WARSAW, July 21 (Reuters) - Polish central banker Eryk Lon said that the latest economic projections indicate that there will be no need to adjust interest rates for a while.
But if there were to be a second wave of the coronavirus pandemic, hitting consumer and business sentiment, there would be an argument for easing monetary policy, Lon wrote in response to Reuters questions.
The central bank cut its benchmark interest rate to 0.1% from 0.5% in May, meaning the cost of credit has been lowered by a total of 140 basis points within three months.
"Given the anticipated macroeconomic conditions, it seems that interest rates should remain stable for a longer period," Lon wrote, commenting on the central bank's projection of inflation and economic growth released in July.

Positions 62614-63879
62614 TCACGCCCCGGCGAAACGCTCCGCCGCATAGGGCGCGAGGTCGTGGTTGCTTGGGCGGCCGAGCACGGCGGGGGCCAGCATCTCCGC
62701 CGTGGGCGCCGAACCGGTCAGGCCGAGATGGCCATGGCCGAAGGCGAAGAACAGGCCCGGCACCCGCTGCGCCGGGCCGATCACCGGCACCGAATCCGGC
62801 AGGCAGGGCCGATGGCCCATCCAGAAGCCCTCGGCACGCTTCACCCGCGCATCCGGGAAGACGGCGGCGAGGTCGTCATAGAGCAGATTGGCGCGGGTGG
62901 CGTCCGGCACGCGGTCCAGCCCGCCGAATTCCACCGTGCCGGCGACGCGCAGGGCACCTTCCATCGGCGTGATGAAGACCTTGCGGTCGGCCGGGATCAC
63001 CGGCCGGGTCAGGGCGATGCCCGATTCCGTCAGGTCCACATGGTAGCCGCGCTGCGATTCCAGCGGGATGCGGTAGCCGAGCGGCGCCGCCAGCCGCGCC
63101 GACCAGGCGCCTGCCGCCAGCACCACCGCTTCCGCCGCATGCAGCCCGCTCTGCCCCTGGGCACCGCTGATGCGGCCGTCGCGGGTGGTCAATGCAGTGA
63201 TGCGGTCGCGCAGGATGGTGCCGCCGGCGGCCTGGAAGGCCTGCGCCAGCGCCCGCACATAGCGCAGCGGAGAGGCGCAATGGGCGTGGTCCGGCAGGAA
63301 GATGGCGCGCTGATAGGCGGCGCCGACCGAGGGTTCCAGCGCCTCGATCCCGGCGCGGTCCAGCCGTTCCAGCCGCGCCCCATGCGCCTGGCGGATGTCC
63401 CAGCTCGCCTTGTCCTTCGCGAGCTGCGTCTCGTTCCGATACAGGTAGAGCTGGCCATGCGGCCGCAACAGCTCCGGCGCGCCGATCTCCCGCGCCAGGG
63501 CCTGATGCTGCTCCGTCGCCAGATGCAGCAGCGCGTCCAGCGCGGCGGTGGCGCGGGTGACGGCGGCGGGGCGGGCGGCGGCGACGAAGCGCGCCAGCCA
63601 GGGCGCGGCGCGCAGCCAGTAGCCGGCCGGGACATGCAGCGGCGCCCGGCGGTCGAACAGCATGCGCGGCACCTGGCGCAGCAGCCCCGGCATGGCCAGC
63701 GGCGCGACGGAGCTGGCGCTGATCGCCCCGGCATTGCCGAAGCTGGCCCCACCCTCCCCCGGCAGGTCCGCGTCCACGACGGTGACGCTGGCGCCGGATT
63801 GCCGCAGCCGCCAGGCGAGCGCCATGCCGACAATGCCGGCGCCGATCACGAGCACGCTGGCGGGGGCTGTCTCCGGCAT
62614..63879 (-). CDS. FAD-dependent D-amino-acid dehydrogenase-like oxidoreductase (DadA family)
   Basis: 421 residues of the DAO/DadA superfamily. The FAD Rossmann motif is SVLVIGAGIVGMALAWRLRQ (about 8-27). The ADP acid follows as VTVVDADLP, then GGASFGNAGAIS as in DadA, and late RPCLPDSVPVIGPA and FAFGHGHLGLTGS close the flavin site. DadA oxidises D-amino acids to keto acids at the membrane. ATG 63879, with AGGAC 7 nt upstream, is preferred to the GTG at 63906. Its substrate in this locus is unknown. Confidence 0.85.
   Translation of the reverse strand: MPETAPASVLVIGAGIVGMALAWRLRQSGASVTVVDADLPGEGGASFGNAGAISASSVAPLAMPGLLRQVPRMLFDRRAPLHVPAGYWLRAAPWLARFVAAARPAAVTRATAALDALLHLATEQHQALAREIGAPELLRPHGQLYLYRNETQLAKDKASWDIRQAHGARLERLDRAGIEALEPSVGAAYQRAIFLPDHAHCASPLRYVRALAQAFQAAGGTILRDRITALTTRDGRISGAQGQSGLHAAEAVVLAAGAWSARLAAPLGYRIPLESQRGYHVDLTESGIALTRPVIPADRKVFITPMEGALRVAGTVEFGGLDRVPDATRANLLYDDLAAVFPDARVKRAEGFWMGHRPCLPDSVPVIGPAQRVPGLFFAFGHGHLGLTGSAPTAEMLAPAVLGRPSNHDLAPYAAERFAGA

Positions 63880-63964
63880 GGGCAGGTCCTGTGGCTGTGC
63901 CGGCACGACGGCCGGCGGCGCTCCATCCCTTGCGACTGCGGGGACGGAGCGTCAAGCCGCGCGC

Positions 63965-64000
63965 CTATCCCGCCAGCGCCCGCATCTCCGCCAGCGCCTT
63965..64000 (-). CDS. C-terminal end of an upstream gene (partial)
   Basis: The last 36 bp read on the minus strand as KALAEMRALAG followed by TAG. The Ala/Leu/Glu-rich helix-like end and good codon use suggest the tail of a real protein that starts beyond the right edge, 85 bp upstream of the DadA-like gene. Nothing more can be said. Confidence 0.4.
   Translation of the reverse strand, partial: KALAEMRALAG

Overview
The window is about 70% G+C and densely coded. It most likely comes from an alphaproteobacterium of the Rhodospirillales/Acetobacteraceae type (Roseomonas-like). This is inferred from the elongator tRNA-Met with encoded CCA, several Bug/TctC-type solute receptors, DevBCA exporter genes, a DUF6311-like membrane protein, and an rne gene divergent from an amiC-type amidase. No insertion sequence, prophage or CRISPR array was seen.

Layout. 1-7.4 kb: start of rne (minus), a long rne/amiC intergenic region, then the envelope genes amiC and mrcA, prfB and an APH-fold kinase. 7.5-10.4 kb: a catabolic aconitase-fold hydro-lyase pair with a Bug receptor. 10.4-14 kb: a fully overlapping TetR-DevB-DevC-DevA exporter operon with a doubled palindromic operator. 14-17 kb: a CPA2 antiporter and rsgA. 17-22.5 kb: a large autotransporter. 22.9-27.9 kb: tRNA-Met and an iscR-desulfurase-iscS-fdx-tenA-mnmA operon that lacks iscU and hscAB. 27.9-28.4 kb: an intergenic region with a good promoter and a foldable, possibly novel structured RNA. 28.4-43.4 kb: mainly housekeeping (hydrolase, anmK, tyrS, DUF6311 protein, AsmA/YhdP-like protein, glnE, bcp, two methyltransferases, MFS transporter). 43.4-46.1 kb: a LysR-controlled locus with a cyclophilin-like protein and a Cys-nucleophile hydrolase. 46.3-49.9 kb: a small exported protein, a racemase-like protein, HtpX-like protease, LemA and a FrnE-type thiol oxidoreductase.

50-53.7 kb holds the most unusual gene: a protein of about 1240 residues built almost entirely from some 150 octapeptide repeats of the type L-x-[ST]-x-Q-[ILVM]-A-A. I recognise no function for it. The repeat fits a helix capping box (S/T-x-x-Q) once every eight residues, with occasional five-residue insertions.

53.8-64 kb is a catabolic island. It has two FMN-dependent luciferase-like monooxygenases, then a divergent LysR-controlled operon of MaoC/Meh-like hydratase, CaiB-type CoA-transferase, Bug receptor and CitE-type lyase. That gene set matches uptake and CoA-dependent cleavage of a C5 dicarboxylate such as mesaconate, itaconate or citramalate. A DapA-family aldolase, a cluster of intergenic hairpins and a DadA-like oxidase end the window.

Lon is one of the most dovish members of the central bank's 10-strong Monetary Policy Council and has many times called for interest rate cuts.
The central bank said in its projection that gross domestic product will fall in 2020 by 5.4%, but return to 4.9% growth next year and 3.7% in 2022.
" ... Next year should bring a return to the fast economic growth characteristic of the 2014-2019 period, when in each year the real GDP growth rate was higher than 3%," he said.
"The scale of interest rates cuts this year was already significant enough to allow the Polish economy to overcome this year's economic problems related to the effects of the coronavirus epidemic."
(Reporting by Pawel Florkiewicz; Editing by Nick Macfie)
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